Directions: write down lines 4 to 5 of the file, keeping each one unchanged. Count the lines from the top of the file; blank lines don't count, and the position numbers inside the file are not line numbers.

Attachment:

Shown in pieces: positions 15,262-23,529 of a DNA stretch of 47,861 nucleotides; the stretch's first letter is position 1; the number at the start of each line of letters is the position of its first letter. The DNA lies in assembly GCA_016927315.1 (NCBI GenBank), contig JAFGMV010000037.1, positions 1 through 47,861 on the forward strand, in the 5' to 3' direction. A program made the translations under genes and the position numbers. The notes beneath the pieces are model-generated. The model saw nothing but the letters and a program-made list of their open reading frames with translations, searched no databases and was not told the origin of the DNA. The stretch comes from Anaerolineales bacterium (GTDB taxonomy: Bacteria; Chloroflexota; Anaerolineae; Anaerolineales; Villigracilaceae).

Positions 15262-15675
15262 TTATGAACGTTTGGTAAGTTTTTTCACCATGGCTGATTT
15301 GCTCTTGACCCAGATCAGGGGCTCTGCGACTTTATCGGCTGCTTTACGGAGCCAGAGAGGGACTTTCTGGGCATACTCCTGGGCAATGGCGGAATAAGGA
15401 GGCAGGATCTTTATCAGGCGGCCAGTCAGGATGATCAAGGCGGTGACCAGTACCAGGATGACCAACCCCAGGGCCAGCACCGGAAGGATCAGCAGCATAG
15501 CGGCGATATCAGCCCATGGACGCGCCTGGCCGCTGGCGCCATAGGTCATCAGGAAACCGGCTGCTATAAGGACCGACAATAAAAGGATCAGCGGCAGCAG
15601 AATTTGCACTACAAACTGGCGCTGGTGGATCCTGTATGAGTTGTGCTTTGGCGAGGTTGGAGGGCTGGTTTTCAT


15301 GCTCTTGACCCAGATCAGGGGCTCTGCGACTTTATCGGCTGCTTTACGGAGCCAGAGAGGGACTTTCTGGGCATACTCCTGGGCAATGGCGGAATAAGGA
15401 GGCAGGATCTTTATCAGGCGGCCAGTCAGGATGATCAAGGCGGTGACCAGTACCAGGATGACCAACCCCAGGGCCAGCACCGGAAGGATCAGCAGCATAG